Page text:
In Greek mythology, Lityerses (Ancient Greek: Λιτυέρσης) was an illegitimate son of Midas (or of Comis) dwelling in Celaenae, Phrygia, and of Demeter, the ancient Greek goddess of plants, wheat and harvesting. Lityerses was a talented swordsman, and was bloodthirsty and aggressive. He challenged people to harvesting contests and beheaded those he beat, putting the rest of their bodies in the sheaves. Heracles won the contest and killed him, then threw his body into the river Maeander. He was also known as the "Reaper of Men." One source describes him as a glutton who could eat "three asses' panniers" of food and drink "a ten-amphora cask" of wine at a time.The Phrygian reapers used to celebrate his memory in a harvest-song which bore the name of Lityerses. The song for Lityerses was, according to one tradition, a comic version of the lament sung by the Black Sea people, the Mariandyni for Bormos, a son of wealthy man.Theocritus in his tenth Idyll gives a specimen of a Greek harvest-song addressed to Demeter, which is called 'the Song of the Divine Lityerses'. In this song, there is no mention of the legend; it is indeed only an ordinary reaping-song.

Lityerses appears in several of Rick Riordan's novels as a supporting character.


Lyrbe (spelled Lyrba in the 1910 Catholic Encyclopedia; Ancient Greek: Λύρβη) was a city and episcopal see in the Roman province of Pamphylia Prima and is now a titular see.


In Greek mythology, the satyr Marsyas (; Greek: Μαρσύας) is a central figure in two stories involving music: in one, he picked up the double oboe (aulos) that had been abandoned by Athena and played it; in the other, he challenged Apollo to a contest of music and lost his hide and life. In antiquity, literary sources often emphasise the hubris of Marsyas and the justice of his punishment.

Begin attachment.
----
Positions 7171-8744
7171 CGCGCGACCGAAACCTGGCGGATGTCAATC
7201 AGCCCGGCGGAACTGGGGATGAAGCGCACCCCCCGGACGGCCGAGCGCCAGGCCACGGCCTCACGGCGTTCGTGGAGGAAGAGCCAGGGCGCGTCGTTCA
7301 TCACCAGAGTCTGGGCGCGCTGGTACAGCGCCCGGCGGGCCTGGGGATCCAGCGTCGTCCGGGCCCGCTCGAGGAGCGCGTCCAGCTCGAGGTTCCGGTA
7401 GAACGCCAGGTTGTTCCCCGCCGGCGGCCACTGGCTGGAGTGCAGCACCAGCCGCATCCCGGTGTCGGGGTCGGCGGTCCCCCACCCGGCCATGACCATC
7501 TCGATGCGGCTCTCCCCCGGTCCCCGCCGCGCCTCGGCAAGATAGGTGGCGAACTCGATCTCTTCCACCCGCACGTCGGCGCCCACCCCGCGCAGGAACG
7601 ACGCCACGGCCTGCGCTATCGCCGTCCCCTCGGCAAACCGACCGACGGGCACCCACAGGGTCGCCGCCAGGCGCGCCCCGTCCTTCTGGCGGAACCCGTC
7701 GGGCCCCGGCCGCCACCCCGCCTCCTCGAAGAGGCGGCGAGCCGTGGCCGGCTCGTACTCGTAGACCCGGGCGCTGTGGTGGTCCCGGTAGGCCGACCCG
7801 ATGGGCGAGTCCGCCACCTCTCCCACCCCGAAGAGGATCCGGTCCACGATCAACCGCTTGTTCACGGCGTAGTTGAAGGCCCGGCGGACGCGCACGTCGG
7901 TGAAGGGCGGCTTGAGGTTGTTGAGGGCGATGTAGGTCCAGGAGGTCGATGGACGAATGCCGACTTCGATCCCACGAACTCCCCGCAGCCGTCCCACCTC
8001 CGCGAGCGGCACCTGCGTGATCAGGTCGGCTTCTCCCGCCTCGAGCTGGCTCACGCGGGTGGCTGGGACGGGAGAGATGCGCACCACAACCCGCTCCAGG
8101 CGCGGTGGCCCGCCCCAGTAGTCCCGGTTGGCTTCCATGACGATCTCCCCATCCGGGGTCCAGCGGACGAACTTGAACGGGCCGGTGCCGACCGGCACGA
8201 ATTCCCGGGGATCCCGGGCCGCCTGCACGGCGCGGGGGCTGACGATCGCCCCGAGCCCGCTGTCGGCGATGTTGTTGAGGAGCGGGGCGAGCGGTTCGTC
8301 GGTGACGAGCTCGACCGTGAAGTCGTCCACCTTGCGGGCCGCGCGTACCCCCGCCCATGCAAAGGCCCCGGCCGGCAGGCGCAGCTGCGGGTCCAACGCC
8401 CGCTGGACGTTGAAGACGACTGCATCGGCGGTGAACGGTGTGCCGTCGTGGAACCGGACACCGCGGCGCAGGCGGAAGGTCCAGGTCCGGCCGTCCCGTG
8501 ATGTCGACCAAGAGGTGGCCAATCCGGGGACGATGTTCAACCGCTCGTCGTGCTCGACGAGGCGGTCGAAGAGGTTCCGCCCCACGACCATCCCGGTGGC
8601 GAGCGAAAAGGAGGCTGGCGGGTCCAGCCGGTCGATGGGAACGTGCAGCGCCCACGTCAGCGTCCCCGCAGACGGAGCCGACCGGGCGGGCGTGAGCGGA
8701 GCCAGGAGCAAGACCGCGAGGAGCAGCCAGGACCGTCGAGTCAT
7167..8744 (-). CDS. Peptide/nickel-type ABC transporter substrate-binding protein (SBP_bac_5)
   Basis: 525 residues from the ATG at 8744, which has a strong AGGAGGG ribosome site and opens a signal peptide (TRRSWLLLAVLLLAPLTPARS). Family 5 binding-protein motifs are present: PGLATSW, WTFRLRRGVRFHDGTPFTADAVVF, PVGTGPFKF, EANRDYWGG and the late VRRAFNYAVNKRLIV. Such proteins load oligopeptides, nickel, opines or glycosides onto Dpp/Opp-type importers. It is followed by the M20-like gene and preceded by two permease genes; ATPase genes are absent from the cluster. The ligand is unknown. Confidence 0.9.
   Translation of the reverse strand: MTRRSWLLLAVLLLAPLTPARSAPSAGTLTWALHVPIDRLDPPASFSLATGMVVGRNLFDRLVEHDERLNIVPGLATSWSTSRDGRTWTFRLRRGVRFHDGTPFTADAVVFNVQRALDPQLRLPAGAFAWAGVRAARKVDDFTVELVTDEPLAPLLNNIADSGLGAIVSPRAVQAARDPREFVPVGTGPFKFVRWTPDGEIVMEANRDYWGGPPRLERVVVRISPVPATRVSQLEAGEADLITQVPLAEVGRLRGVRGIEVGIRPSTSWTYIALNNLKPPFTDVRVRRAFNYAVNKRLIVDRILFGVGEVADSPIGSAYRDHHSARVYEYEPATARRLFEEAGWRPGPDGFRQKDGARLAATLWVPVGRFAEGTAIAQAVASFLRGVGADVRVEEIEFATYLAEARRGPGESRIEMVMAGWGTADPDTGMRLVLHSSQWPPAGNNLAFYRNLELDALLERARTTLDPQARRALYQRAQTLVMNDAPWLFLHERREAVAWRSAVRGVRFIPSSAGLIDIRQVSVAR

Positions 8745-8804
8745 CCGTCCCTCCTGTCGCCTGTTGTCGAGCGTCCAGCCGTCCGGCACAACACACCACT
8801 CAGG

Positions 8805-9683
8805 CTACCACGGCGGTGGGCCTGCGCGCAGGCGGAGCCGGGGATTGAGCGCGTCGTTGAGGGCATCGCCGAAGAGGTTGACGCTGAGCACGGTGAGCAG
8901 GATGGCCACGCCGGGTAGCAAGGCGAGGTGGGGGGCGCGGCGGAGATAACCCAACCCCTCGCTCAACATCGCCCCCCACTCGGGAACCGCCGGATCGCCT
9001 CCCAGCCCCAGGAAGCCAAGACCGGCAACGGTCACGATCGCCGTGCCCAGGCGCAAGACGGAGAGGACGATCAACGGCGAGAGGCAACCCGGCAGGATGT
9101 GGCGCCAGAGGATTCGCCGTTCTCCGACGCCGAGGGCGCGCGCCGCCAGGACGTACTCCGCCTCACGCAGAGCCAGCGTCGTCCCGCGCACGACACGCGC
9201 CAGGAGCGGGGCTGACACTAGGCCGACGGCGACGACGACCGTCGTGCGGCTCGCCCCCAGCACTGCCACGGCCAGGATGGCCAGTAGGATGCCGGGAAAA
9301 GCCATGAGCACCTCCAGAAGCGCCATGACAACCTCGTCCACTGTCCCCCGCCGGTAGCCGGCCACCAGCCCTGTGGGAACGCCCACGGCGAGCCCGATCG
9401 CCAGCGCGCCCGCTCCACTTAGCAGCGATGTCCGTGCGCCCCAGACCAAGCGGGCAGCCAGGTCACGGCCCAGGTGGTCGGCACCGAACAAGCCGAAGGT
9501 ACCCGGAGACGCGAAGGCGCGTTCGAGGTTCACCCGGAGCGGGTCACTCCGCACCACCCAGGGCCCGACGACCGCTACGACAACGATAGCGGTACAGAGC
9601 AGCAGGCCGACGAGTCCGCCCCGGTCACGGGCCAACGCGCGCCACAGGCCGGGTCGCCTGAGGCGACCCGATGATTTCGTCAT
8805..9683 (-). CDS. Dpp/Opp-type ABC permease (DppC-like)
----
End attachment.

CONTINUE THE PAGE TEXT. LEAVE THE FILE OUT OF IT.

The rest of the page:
In one strand of modern comparative mythography, the domination of Marsyas by Apollo is regarded as an example of myth that recapitulates a supposed supplanting by the Olympian pantheon of an earlier "Pelasgian" religion of chthonic heroic ancestors and nature spirits. Marsyas was a devoté of the ancient Mother Goddess Rhea/Cybele, and his episodes are situated by the mythographers in Celaenae (or Kelainai), in Phrygia, at the main source of the Meander (the river Menderes in Turkey).


Melaenae or Melainai (Ancient Greek: Μέλαιναι) was a fortified deme of ancient Attica, on the frontier of Boeotia, celebrated in Attic mythology as the place for which Melanthus and Xanthus fought. It was sometimes called Celaenae or Kelainai (Κέλαιναι).Its site is unlocated.

Stratonicea (Lydia)

Stratonicea – (Greek: Στρατoνικεια, or Στρατονίκεια) also transliterated as Stratoniceia and Stratonikeia, earlier Indi, and later for a time Hadrianapolis – was an ancient city in the valley of the Caicus river, between Germe and Acrasus, in Lydia, Anatolia; its site is currently near the village of Siledik, in the district of Kırkağaç, Manisa Province, in the Aegean Region of Turkey.

Black Sea
Central Anatolia
Eastern Anatolia


This page is based on a Wikipedia article written by authors (here).
Text is available under the CC BY-SA 3.0 license; additional terms may apply.
Images, videos and audio are available under their respective licenses.